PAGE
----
Many adults consume more sugar in their diet than necessary. Reducing added sugar intake is a great idea for most people, particularly if weight loss is a goal. If you’ve tried to reduce your sugar intake, I would encourage you to take it a step further and eliminate sugar from your diet entirely — particularly refined sugar.
As people continue to look for effective ways to live a more healthful life and/or lose weight, the no-sugar mindset has gained popularity over the years. Why? Because beyond empty calories, excessive sugar consumption has been linked to several harmful health conditions, including:
- obesity and metabolic syndrome
- heart disease
- type 2 diabetes
- high blood pressure
- high cholesterol
- chronic inflammation
- non-alcoholic fatty liver disease
- dental plaque and cavities
The reduction of sugar in your diet can help you reduce your risk of developing these conditions. An added bonus is that when you start replacing sugar with healthier options, you will most likely notice some weight loss. This is what happens when you eliminate sugar and avoid empty calories. Okay, let’s get into it a bit here!
Here are eight simple tips you can use to help eliminate sugar from your diet:
1. Take it slow
One of the most important things to remember when changing your diet is to do so gradually. Going from a diet full of sugar to one without should be a slow process. It may help to start with the elimination of the most obvious sources of sugar. (Read: Empty those cupboards!) Try to avoid baked goods such as cakes, muffins, and brownies. Removing candy and sugary beverages is also excellent progress.
Another way is to reduce the amount of sugar and cream you add to your coffee or tea, and work up to using none at all. Building up to a no-sugar diet can help you retrain your palate, meaning that you are less likely to crave the missing sugar.
2. Read product labels
Once you’ve managed to cut out the most obvious sugars, the next thing to do is turn your attention to other products that contain sugar. Reading product labels can help you identify the different types to avoid. This is because sugars hide in many foods that contain syrups and concentrates. What helps them hide is that there are at least 61(!) different names and aliases for sugar on food labels. (Yes, sugar is like a spy — so sneaky!) The most common aliases include:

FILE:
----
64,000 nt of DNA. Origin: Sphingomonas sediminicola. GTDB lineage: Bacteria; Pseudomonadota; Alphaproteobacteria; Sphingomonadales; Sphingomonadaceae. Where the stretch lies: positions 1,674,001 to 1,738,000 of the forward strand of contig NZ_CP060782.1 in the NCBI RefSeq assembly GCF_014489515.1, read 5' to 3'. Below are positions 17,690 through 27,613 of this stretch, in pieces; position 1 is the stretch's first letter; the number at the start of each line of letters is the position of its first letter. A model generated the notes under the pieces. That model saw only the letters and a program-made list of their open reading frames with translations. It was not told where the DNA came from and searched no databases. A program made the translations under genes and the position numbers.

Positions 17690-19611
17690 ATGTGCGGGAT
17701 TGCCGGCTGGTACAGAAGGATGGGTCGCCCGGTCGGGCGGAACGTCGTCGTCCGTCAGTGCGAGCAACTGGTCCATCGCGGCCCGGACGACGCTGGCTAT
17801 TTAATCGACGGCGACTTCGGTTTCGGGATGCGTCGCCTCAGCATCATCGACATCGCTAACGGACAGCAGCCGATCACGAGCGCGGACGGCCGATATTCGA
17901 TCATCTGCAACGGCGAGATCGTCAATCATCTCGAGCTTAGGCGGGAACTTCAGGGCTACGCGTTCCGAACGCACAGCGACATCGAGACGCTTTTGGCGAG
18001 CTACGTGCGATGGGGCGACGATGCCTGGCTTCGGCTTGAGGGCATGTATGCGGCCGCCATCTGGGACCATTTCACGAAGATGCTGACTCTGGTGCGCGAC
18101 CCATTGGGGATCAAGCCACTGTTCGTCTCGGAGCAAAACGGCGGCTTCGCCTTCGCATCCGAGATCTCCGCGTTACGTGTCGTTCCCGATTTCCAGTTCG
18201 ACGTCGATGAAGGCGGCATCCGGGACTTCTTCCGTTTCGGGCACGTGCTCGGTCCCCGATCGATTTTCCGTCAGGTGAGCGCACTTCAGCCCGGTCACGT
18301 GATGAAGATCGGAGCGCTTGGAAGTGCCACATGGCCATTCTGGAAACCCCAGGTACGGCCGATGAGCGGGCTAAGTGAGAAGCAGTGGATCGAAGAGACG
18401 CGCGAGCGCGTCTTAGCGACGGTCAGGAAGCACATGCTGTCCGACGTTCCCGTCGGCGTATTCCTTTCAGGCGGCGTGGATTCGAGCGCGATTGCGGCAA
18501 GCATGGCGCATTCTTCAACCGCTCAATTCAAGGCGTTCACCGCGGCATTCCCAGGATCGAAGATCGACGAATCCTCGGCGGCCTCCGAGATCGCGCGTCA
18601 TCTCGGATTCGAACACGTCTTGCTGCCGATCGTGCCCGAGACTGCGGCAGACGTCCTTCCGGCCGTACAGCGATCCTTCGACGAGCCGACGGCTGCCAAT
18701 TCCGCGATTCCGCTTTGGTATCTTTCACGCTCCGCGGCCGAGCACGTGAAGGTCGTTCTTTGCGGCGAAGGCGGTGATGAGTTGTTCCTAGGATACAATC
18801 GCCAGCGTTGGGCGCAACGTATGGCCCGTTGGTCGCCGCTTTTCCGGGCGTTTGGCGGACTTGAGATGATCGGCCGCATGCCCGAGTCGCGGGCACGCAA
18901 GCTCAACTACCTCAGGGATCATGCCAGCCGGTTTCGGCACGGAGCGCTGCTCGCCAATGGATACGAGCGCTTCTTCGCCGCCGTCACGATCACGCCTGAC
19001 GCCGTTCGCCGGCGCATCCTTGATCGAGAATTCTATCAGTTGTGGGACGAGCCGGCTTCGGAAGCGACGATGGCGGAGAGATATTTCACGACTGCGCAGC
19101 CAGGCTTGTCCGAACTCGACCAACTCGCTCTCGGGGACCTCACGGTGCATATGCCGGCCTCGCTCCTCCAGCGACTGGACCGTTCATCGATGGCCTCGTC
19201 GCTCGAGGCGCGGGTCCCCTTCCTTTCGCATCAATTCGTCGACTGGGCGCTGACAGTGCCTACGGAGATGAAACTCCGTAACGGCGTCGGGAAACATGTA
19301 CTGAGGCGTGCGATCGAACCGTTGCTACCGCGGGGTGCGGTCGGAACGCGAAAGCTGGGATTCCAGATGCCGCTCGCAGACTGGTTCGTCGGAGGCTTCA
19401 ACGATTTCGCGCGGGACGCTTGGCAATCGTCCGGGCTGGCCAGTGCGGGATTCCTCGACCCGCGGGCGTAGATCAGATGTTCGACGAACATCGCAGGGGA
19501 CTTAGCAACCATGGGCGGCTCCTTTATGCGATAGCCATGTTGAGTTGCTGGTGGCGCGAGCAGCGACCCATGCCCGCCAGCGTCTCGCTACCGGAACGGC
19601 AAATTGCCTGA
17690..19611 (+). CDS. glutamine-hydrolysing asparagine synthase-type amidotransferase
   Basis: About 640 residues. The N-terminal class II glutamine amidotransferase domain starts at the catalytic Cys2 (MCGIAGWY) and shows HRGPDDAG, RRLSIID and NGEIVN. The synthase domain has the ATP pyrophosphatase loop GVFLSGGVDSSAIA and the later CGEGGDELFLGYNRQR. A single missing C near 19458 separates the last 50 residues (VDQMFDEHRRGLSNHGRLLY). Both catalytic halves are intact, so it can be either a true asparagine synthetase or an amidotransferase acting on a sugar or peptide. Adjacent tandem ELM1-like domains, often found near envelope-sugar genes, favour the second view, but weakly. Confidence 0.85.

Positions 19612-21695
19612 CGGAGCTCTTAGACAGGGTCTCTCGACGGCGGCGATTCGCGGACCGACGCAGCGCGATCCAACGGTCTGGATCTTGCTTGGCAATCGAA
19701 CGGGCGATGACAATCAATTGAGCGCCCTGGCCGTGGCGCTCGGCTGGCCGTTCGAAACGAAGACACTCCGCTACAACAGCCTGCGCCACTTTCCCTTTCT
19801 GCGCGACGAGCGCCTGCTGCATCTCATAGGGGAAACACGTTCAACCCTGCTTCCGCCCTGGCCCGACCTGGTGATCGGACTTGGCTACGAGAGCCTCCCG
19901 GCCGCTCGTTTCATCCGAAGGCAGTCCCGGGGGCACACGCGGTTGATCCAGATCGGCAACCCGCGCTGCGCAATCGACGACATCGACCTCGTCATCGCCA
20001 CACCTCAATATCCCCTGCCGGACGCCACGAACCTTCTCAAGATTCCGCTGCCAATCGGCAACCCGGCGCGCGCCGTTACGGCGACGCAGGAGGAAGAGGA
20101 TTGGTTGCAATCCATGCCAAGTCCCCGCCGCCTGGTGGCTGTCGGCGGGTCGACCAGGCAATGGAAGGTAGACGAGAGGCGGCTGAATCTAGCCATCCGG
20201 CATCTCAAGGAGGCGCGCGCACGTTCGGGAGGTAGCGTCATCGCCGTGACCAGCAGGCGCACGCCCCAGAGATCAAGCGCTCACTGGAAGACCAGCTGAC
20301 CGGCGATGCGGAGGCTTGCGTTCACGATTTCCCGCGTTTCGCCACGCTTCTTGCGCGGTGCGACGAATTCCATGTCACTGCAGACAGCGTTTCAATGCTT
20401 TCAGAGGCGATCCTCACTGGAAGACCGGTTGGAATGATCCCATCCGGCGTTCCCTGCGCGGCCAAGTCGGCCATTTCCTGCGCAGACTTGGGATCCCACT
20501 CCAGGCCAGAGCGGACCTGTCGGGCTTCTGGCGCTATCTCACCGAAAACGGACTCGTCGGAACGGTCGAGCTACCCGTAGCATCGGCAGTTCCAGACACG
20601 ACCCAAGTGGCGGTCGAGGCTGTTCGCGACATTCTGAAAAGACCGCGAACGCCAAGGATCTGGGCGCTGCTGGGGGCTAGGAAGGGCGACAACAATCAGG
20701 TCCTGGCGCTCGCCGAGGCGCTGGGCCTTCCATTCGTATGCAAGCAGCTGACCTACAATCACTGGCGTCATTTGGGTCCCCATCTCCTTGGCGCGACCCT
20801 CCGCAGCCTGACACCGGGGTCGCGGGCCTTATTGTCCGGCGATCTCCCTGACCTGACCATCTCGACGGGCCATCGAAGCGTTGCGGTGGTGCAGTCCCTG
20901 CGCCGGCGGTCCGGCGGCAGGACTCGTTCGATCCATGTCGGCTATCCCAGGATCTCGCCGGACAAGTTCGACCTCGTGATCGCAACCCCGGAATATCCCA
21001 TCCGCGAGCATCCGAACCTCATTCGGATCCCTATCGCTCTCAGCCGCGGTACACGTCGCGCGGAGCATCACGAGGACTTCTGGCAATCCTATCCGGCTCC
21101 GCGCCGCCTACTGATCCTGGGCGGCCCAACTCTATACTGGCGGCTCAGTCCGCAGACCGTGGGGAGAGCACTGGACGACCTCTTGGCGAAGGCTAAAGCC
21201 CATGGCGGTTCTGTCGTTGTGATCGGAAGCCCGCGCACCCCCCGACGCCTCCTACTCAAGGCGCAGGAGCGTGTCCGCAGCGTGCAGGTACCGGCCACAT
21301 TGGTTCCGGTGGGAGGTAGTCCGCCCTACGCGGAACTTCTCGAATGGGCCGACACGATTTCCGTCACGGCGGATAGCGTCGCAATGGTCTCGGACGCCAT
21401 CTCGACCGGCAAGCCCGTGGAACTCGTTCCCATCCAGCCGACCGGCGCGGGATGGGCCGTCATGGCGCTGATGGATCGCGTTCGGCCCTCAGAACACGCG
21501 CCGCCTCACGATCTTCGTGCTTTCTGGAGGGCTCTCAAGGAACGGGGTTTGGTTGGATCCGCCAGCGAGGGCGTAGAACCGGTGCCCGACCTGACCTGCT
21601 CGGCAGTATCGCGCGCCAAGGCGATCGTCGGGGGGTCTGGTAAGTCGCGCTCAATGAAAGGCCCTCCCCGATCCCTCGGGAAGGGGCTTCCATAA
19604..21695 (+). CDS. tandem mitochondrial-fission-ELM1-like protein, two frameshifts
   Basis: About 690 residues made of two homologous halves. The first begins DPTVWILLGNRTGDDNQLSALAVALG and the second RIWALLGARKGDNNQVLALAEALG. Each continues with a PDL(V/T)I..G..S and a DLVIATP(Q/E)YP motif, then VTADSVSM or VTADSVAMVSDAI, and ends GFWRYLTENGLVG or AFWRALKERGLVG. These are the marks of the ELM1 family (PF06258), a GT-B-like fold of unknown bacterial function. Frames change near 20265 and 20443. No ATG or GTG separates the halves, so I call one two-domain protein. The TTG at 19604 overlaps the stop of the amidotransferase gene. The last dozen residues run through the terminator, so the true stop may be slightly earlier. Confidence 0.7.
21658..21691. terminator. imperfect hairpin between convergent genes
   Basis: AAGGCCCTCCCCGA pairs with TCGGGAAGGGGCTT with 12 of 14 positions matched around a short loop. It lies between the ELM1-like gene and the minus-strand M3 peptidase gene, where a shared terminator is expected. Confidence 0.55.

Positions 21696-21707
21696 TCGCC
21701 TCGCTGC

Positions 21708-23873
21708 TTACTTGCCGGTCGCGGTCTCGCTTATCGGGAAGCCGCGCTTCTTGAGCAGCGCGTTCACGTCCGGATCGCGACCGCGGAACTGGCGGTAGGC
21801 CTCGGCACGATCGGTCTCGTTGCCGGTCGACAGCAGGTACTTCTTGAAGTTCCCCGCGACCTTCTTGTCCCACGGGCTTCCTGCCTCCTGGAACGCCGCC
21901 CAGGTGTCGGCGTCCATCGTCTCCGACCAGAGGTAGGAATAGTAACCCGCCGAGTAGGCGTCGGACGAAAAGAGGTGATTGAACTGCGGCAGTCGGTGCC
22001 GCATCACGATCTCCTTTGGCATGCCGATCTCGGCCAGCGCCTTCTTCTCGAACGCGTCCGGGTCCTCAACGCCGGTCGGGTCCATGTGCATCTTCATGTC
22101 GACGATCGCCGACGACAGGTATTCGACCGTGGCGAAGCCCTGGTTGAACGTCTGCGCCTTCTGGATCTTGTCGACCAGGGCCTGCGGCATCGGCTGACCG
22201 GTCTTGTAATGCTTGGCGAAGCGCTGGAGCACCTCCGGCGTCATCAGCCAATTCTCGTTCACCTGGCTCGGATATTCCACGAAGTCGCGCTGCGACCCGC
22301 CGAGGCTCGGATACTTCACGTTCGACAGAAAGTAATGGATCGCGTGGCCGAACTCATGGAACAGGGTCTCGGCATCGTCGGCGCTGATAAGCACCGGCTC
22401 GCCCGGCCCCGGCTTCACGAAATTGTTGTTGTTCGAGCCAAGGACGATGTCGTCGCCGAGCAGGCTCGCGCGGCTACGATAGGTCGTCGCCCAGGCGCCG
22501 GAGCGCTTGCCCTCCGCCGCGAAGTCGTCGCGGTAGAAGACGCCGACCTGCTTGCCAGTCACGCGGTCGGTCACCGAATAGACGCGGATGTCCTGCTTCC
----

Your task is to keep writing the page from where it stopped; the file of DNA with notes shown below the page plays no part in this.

- cane sugar
- brown sugar
- corn syrup or high fructose corn syrup
- evaporated cane juice
- invert sugar
- beet sugar
- barley malt
- coconut sugar
- maple syrup
- agave syrup
- rice syrup
- apple or grape juice concentrate
- panela or piloncillo
Also, be aware of any item on an ingredients list that ends with “-ose”. Those are also types of sugar. Examples of these ingredients include:
It’s a lot, I know. This isn’t supposed to take all the fun out of your life — just make you more aware. As I said, sugar is sneaky!
Common products such as salad dressing, condiments, pasta sauce, breakfast cereals, milk, and granola bars often have sugar in their ingredients list. Try to choose ones that have less sugar in them.
3. Avoid simple carbohydrates
Simple carbs include white flour, white pasta, and white rice. The body quickly breaks down the carbohydrates in these foods into sugar. This process causes a spike in blood sugar levels. You can usually replace simple carbs with wholegrain options — which, in my opinion, actually taste better.
4. Say NO to artificial sugars
Artificial sugars are a subject of controversy in the diet industry. They are much sweeter than sugar but contain fewer or no calories. However, eating artificial sugars can trick the body into thinking that it is actually eating sugar. This can intensify a person’s sugar cravings, making it more difficult for them to stick to a no-sugar diet.
For this reason, try avoid artificial sugars such as:
- Sweet’N Low
People can also look for the chemical names of these sweeteners on ingredient lists, especially in anything marketed as low sugar, low calorie, or diet food. Chemical names include:
- acesulfame K or acesulfame potassium
5. Don’t drink sugar
Sugar may be easy to avoid in processed foods. However, sugar-sweetened drinks are among the highest added sugars in the diet. These include sodas, specialty coffees, sweetened teas, and fruit juices.
Try replacing these drinks with unsweetened herbal tea, coffee without sugar, sparkling mineral water, or just water. This way you can keep hydrated without increasing your sugar intake.
6. Focus on whole foods
Aimto eat whole foods as much as you can. Processed foods are more likely to contain refined ingredients or added sugars. Diets that focus on whole and complete foods include the following options:
- whole, unprocessed grains, and legumes
- lean meats, poultry, or tofu
- nuts and seeds
You may also choose to keep a small amount of dairy in your diet — such as plain yogurt, simple cheeses, and milk.
7. Plan your meals
Sticking to a diet without a plan is difficult. When you feel hungry, you might be more likely to reach for a sugary snack if there isn’t a nutritious or healthy alternative at hand.
I will get into this in more detail later, but I encourage you to schedule a day to do shopping and meal prep for your week. With healthy food ready to go, you’ll have less temptation to reach for a candy bar or soda.
8. Spice it up
I have suggested this before and will suggest it again. The palate often misses sugar because it has no other flavours to replace it. However, you can easily add sweet-tasting herbs and spices to replace sugars in your cooking and meals. Common replacements include cinnamon, nutmeg, cardamom, and vanilla. All are flavoursome additions to coffee, oatmeal, or yogurt.
I hope these tips to eliminate sugar from your diet are helpful for you. If you need some recipe inspiration, I’m always adding new ones here and on Instagram. As always, I am here to support you, so please don’t hesitate to reach out with any questions.